Leadership meets three women from global radiochemical producer, NTP, and speaks to them about the role of women in science.
For some girls, the problem with maths is that they’re really good at it. Yet, in the realm of Business in Science, women remain under-represented.
Managing Director of NTP Logistics, Ntokozo Magorosi, says the industry is still very much male-dominated, especially in senior positions.
“Black women in senior positions are still a very rare species. But the new proposed BBEEE codes will hopefully bring huge changes for meaningful participation of women, especially around black female ownership,” she says.
People, Magorosi adds, are the main tool in the industry and she believes women have a natural talent when dealing and working with others. “We are able to calibrate people, while empathy, employee wellbeing and development of people are always key and innate to us,” says Magorosi.
NTP is a subsidiary of the South African Nuclear Energy Corporation (Necsa) and provides an important lifeline to patients requiring radiopharmacy.
Magorosi holds a postgraduate qualification in Human Resources from Wits Business School, and has been in the freight industry since 2003, having worked as HR Manager, Director and MD at Sebenza Forwarding and Shipping.
“I joined NTP Logistics in October as MD of the company,” she explains. “I previously worked for SAA, the Road Accident Fund and the Department of Social Development.
“I was privileged to have been asked to serve as Deputy Chairperson of the South African Freight Association in 2010 and the following year was named the most influential woman in the freight industry.”
As MD of NTP Logistics, Magorosi is in charge of growing shareholder value, ensuring corporate governance and that internal controls operate in line with best practices, ensuring balanced stakeholder management aimed at improving employee relations.
“NTP Logistics has a unique product which we have been able to package not only for consumers, but also to other freight forwarding companies,” she says.
NTP Logistics manages the domestic and international logistics of transporting hazardous goods (HG), specialising in radioactive materials and chemicals. Strict national and international regulatory requirements govern the transportation of HG, most commonly by sea freight.
“NTPL has vast experience in the national and international regulatory requirements that govern the transportation of hazardous goods, providing compliant packaging through to forwarding, clearing, tracking and security. The regulations are quite onerous”, explains Magorosi. Permits are renewable on an annual basis.
“For international regulations, NTPL’s membership with World Nuclear Transport Institute as well as being a member of the International Network of Freight Forwarders, which has a Hazardous Goods specialty body, comes in helpful in terms of keeping abreast with international regulations”, says Magarosi.
The transportation of radioactive materials is very well regulated, she says, not only by South Africa, but by other countries in the world as well.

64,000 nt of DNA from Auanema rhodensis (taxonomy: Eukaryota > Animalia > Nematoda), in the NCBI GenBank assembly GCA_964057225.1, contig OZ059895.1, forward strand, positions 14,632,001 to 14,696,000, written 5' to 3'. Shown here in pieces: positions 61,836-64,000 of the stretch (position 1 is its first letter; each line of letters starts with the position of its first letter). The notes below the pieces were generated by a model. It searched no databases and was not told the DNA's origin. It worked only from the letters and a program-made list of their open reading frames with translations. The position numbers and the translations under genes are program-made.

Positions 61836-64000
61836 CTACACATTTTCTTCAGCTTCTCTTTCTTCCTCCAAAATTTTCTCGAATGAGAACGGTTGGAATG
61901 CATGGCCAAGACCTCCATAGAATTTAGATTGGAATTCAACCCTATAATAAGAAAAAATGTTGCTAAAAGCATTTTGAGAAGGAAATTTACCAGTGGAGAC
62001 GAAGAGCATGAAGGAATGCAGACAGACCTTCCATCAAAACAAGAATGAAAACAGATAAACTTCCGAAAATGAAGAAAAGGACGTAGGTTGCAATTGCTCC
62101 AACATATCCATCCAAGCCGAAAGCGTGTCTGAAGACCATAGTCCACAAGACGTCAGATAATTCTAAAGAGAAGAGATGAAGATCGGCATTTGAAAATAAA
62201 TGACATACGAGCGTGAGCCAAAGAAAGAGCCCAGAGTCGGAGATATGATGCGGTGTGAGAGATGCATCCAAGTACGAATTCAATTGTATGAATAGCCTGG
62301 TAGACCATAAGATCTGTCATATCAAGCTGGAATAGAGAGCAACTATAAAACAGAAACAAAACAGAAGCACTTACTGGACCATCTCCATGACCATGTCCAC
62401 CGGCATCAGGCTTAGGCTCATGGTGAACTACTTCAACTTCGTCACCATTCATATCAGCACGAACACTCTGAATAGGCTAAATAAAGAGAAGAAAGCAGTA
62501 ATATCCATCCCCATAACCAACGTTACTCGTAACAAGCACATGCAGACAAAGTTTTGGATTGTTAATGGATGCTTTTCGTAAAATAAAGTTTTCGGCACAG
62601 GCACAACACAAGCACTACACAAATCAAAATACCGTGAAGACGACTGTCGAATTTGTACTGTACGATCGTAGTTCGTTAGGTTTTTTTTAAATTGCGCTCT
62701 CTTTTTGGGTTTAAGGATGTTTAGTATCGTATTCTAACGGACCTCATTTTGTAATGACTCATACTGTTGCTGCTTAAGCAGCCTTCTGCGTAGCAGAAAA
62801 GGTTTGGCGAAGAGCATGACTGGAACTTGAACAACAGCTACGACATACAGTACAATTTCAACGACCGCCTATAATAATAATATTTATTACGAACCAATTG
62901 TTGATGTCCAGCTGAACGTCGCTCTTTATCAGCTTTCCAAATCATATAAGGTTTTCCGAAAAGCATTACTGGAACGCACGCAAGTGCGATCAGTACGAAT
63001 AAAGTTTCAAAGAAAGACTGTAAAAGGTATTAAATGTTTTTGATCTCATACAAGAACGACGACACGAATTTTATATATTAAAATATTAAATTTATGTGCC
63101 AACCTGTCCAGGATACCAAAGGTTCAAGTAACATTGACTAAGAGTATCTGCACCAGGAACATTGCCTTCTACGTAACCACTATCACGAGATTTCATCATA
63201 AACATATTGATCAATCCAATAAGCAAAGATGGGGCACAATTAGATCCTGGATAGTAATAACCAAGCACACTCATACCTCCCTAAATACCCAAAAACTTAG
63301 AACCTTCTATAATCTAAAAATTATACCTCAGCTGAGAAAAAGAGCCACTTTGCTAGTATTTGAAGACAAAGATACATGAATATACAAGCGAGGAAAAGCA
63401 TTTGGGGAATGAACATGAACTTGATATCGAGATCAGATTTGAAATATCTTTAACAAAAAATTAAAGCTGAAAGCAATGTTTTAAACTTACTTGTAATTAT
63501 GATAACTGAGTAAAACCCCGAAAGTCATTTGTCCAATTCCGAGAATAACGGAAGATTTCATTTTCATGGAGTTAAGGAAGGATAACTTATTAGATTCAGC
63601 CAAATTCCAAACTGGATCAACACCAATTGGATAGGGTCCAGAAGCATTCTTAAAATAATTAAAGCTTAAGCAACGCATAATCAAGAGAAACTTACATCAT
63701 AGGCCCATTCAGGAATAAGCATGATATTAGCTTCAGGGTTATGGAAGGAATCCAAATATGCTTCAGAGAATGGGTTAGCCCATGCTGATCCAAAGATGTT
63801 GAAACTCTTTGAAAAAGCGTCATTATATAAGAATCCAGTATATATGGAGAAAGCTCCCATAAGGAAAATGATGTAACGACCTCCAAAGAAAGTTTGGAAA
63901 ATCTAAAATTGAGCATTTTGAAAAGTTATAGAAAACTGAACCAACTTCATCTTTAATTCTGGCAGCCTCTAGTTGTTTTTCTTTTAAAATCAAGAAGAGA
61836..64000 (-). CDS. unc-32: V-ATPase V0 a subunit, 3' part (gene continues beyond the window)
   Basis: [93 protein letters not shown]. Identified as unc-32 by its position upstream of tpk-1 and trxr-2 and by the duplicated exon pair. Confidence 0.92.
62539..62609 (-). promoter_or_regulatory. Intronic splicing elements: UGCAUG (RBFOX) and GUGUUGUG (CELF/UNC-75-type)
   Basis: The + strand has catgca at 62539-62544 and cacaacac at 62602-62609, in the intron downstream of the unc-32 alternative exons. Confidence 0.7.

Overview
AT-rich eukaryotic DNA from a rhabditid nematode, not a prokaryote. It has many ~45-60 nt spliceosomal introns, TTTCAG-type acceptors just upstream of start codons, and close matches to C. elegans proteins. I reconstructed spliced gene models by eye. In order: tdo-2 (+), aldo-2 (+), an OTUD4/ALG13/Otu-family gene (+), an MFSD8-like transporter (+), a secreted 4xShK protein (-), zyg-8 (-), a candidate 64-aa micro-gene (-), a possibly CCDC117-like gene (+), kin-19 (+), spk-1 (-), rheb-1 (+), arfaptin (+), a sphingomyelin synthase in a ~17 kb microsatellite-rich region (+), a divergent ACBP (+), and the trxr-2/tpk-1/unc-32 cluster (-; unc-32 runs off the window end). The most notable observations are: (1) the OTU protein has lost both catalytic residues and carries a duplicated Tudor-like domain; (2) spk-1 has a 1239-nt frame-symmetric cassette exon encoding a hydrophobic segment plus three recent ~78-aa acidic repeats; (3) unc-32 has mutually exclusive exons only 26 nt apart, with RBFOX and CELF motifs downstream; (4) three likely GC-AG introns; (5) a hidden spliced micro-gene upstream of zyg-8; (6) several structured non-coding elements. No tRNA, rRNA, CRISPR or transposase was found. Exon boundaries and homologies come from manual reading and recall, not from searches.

She explains that South African companies will only get approval from South African regulators, these being the Department of Health or the NNR, to transport and import/export radioactive material to other IAEA member states.
“Since most IAEA member states have signed the Code of Conduct with regard to the import and export of radioactive material, the international control of transport is very strict and well applied. In over half a century, there has never been a single incident resulting in significant radiological damage to mankind or the environment”, says Magarosi.
Global leader in nuclear medicine
Dr Namane Magau, NTP Radioisotopes Chairperson, says it is a privilege to lead a company which is recognised as a global leader in nuclear medicine, producing a quarter of the world’s medical radioisotopes.
“The dynamic drive by the management of NTP to grow the business locally and globally is encouraged by the Board, which is available to support the creation of an enabling policy environment in the country and globally. We hope that extending the pool of talent in the country will add value to the goals of the NTP, and enhance the competitiveness of the country and its role in this dynamic market space”, says Magau.
“I find my role as chairman of NTP exciting and inspiring as it enables me to build on my extensive experiences as an Executive Director and Board Director in several companies. Coming from an education background I appreciate the importance of strong leadership, learning and innovation in a company and feel privileged to work with a great team of Board members and a dynamic, remarkable team of managers at NTP”.
Does Dr Magau see a bright future for young women thinking about a career in science? “We are encouraged by the ongoing increase of women graduating in the science, engineering and medical professions” she says. “We view this as an important seed for extending the role of women in the innovation of new products and services and strengthening leadership in the sector”.